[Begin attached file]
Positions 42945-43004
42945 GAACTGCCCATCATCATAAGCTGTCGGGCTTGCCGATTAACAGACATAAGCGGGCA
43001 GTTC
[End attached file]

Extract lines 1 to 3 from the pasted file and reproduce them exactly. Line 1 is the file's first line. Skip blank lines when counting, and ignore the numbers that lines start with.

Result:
Positions 42945-43004
42945 GAACTGCCCATCATCATAAGCTGTCGGGCTTGCCGATTAACAGACATAAGCGGGCA
43001 GTTC